A state-owned enterprise (SOE) otherwise known as a: state-owned company, state-owned entity, state enterprise, publicly owned corporation, government business enterprise, crown corporation, government-owned corporation, commercial government agency, public sector undertaking, or parastatal is a legal entity that undertakes commercial activities on behalf of an owner government.
The legal status of SOEs varies from being a part of the government to being stock companies with the state as a regular stockholder. The defining characteristics of SOEs are that they have a distinct legal form and they are established to operate in commercial affairs. While they may also have public policy objectives, SOEs should be differentiated from other forms of government agencies or state entities established to pursue purely non-financial objectives.〔Profiles of Existing Government Corporations, pp. 1–16〕
Government-owned corporations are common with natural monopolies and infrastructure such as railways and telecommunications, strategic goods and services (mail, weapons), natural resources and energy, politically sensitive business, broadcasting, demerit goods (alcohol), and merit goods (healthcare).
== Definitions ==
SOEs can be fully owned or partially owned by government. As a definitional issue, it is difficult to determine categorically what level of state ownership would qualify an entity to be considered as "state-owned", since governments can also own regular stock, without implying any special interference. As an example, the Chinese Investment Corporation agreed in 2007 to acquire a 10% interest in the global investment bank Morgan Stanley, but it is unlikely that this would qualify the latter as a government-owned corporation. Government-owned or state-run enterprises are often the result of corporatisation, a process in which government agencies and departments are re-organized as semi-autonomous corporate entities, sometimes with partial shares listed on stock exchanges.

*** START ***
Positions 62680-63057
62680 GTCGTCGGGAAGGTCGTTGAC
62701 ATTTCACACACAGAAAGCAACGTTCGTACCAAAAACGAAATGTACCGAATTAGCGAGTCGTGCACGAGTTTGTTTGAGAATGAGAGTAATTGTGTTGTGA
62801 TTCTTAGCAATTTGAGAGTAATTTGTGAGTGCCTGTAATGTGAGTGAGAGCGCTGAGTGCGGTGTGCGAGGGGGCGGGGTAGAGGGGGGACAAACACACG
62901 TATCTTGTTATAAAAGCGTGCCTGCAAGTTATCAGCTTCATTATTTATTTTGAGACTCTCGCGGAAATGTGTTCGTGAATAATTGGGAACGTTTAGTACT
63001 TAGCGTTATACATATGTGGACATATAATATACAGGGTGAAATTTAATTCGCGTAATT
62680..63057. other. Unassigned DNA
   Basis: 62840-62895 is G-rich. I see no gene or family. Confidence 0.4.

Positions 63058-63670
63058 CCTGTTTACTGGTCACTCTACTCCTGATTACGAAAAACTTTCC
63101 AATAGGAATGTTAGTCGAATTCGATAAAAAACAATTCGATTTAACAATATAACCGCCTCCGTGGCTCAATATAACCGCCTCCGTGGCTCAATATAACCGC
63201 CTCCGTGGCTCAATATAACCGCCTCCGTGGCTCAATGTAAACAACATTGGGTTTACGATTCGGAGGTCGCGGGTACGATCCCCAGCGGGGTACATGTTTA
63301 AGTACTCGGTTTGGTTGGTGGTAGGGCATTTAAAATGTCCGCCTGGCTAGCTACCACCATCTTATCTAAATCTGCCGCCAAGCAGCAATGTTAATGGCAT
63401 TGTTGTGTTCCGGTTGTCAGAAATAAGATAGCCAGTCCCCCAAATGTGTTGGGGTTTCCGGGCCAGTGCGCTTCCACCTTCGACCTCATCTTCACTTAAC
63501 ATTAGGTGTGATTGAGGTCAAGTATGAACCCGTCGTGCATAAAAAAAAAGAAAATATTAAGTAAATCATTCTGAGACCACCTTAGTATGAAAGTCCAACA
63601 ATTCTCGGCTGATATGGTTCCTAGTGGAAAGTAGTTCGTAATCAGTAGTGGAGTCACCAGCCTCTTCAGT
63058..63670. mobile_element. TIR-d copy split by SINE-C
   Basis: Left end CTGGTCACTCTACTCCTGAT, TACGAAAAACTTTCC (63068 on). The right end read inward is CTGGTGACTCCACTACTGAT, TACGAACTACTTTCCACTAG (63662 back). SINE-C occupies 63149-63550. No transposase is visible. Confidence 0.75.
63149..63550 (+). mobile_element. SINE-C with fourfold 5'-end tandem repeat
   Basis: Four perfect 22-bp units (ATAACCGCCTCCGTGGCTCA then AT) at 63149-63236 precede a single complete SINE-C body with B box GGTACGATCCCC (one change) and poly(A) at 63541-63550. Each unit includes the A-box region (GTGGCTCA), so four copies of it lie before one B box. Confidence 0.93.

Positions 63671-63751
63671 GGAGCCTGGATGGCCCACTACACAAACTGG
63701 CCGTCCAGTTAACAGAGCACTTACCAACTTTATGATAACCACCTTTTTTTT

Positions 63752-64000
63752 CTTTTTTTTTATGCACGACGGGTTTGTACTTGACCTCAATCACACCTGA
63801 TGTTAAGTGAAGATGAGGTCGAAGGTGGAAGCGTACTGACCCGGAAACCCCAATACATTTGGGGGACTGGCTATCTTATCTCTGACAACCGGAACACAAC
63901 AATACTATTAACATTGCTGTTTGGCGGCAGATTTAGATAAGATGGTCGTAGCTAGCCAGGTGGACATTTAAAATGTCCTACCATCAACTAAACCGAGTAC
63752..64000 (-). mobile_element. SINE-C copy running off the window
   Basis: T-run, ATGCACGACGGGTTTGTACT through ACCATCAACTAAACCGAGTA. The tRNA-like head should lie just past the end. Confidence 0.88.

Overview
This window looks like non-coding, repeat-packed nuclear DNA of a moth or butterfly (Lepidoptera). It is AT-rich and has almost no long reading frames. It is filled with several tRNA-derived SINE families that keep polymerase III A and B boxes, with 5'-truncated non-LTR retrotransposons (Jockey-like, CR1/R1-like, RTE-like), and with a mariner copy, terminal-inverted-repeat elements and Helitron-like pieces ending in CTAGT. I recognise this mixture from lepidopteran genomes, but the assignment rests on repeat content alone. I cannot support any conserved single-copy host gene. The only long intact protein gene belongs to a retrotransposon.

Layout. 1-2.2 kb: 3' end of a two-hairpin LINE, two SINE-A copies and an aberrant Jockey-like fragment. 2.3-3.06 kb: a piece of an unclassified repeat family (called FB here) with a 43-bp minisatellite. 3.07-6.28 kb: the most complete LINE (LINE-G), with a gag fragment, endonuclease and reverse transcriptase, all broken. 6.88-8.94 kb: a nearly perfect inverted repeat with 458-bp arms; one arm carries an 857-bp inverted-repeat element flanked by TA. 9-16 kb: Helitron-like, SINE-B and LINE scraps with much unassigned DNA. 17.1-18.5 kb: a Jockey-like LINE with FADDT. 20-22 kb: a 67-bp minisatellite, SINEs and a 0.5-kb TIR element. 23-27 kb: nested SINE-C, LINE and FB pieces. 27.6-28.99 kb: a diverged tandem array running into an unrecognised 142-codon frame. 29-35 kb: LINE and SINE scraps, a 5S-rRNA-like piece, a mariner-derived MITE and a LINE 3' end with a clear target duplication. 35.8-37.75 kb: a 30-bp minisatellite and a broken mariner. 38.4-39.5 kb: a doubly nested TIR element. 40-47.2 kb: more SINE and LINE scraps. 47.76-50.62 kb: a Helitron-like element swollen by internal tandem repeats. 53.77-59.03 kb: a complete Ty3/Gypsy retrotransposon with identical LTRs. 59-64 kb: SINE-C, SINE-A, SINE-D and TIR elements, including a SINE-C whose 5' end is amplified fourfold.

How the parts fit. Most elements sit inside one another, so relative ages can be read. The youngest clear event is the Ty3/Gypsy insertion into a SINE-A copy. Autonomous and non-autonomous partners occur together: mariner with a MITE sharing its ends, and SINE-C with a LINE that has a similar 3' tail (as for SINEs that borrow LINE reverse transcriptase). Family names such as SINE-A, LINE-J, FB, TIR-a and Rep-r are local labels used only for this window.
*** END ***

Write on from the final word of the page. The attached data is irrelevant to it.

The term 'government-linked company' (GLC) is sometimes used to refer to corporate entities that may be private or public (listed on a stock exchange) where an existing government owns a stake using a holding company. There are two main definitions of GLCs are dependent on the proportion of the corporate entity a government owns. One definition purports that a company is classified as a GLC if a government owns an effective controlling interest (>50%), while the second definition suggests that any corporate entity that has a government as a shareholder is a GLC.
In the Commonwealth realms, particularly Australia, Canada, New Zealand, and the United Kingdom country-wide SOEs often use the style "Crown corporation", or "Crown entities". Examples of Crown corporations include the Canadian Broadcasting Corporation and Air Canada before the latter underwent privatization. Cabinet ministers (ministers of the Crown) often control the shares in such public corporations.
At the level of local government, territorial or other authorities may set up similar enterprises which are sometimes referred to as "local authority trading enterprises" (LATEs). Many local authorities establish services such as water supply as separate corporations or as a business unit of the authority.
抄文引用元・出典: フリー百科事典『 ウィキペディア（Wikipedia）』